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Massive seasonal high-altitude migrations of nocturnal insects above the agricultural plains of East China

Massive seasonal high-altitude migrations of nocturnal insects above the agricultural plains of East China

Huang, Jianrong, Feng, Hongqiang ORCID: 0000-0002-1171-248X , Drake, V. Alistair ORCID: 0000-0001-9031-7906 , Reynolds, Don ORCID: 0000-0001-8749-7491 , Gao, Boya, Chen, Fajun ORCID: 0000-0002-0770-8090 , Zhang, Guoyan, Zhu, Junsheng, Gao, Yuebo, Zhai, Baoping, Li, Guoping, Tian, Caihong, Huang, Bo, Hu, Gao ORCID: 0000-0002-1000-5687 and Chapman, Jason W. (2024) Massive seasonal high-altitude migrations of nocturnal insects above the agricultural plains of East China. Proceedings of the National Academy of Sciences, 121 (18):e2317646121. pp. 1-9. ISSN 0027-8424 (Print), 1091-6490 (Online) (doi:

46833_REYNOLDS_Massive_seasonal_high-altitude_migrations_of_nocturnal_insects_above_the_agricultural_plains_of_East_China.pdf - Published Version
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High-altitude, windborne movements of insects occur on an enormous scale, and have significant impacts on ecosystem function, provision of beneficial services, disease spread, and agricultural productivity. We used a combination of insect monitoring radar, balloon-borne nets, and searchlight traps to characterize the intensity, taxonomic composition, direction, and geographical extent of nocturnal insect “bioflows” occurring at heights to ~1 km above the agricultural lands of East China during spring, summer, and fall. We demonstrate seasonal northward and southward flows and show that the transport of insect biomass is considerably greater above this globally important food-production region than above the United Kingdom (the only other region where it has been quantified to date) and is dominated by species that are agricultural pests. Long-distance migrations of insects contribute to ecosystem functioning but also have important economic impacts when the migrants are pests or provide ecosystem services. We combined radar monitoring, aerial sampling, and searchlight trapping, to quantify the annual pattern of nocturnal insect migration above the densely populated agricultural lands of East China. A total of ~9.3 trillion nocturnal insect migrants (15,000 t of biomass), predominantly Lepidoptera, Hemiptera, and Diptera, including many crop pests and disease vectors, fly at heights up to 1 km above this 600 km-wide region every year. Larger migrants (>10 mg) exhibited seasonal reversal of movement directions, comprising northward expansion during spring and summer, followed by southward movements during fall. This north–south transfer was not balanced, however, with southward movement in fall 0.66× that of northward movement in spring and summer. Spring and summer migrations were strongest when the wind had a northward component, while in fall, stronger movements occurred on winds that allowed movement with a southward component; heading directions of larger insects were generally close to the track direction. These findings indicate adaptations leading to movement in seasonally favorable directions. We compare our results from China with similar studies in Europe and North America and conclude that ecological patterns and behavioral adaptations are similar across the Northern Hemisphere. The predominance of pests among these nocturnal migrants has severe implications for food security and grower prosperity throughout this heavily populated region, and knowledge of their migrations is potentially valuable for forecasting pest impacts and planning timely management actions.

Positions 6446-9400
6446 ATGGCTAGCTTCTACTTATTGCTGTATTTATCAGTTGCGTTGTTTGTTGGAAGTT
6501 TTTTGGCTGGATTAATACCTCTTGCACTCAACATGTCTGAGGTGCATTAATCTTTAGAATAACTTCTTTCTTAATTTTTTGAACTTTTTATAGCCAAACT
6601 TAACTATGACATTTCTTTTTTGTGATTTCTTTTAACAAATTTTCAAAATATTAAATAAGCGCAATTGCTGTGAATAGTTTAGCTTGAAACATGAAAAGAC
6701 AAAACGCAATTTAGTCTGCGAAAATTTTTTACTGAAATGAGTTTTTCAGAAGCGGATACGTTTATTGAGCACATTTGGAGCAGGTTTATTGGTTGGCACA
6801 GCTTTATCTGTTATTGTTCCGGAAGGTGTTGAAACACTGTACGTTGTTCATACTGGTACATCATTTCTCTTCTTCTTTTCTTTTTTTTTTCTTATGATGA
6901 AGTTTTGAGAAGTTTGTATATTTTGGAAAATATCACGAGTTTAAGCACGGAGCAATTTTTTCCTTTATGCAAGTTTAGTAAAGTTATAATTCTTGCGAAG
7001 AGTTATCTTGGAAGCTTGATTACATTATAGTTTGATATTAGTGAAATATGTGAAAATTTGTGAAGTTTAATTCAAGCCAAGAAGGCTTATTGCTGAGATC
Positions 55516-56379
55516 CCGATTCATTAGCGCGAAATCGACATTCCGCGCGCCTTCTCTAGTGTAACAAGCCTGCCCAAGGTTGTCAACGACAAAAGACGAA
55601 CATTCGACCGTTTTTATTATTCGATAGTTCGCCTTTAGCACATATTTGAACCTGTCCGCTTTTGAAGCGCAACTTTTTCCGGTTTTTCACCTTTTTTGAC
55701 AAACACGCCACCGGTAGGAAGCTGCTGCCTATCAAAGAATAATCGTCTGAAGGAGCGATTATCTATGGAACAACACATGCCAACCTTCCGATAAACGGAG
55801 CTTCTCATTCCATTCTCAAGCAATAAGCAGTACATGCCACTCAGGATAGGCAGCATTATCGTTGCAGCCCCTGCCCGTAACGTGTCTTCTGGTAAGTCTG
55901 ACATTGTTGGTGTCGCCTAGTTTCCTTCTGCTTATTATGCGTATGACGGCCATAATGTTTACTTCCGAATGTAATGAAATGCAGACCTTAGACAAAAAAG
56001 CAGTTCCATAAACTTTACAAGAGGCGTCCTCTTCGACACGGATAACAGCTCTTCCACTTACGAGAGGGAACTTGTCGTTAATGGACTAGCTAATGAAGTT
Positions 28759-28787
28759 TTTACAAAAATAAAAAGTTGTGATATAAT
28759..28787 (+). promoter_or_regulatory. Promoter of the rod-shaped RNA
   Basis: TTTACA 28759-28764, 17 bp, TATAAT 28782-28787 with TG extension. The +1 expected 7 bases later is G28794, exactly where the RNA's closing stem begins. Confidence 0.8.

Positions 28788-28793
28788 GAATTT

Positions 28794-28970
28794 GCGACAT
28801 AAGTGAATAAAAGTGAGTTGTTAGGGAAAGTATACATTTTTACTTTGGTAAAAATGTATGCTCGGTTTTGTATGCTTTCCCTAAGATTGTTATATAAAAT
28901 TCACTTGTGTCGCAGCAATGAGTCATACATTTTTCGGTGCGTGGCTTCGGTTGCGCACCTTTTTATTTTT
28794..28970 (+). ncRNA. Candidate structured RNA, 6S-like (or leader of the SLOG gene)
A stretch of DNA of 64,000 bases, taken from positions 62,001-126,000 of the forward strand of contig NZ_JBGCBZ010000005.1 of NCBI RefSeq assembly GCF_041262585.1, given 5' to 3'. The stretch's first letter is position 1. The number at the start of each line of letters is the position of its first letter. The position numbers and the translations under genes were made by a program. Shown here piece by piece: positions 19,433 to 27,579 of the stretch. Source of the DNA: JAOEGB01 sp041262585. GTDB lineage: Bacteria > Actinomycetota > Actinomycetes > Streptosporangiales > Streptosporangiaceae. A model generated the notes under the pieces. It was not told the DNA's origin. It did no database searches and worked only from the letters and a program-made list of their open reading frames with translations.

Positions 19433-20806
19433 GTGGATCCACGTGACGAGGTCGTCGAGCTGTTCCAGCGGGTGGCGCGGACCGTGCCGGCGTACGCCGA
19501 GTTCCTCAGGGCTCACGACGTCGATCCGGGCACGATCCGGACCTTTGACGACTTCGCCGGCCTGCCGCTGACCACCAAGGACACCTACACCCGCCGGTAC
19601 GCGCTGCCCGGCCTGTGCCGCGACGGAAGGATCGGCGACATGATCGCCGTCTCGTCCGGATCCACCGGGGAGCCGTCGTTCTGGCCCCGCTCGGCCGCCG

Item Type: Article
Uncontrolled Keywords: insect migration; radar entomology; Lepidoptera,biomass flux; crop pests
Subjects: Q Science > Q Science (General)
S Agriculture > S Agriculture (General)
S Agriculture > SF Animal culture
Faculty / School / Research Centre / Research Group: Faculty of Engineering & Science
Faculty of Engineering & Science > Natural Resources Institute
Faculty of Engineering & Science > Natural Resources Institute > Agriculture, Health & Environment Department
Faculty of Engineering & Science > Natural Resources Institute > Pest Behaviour Research Group
Last Modified: 24 Apr 2024 10:35

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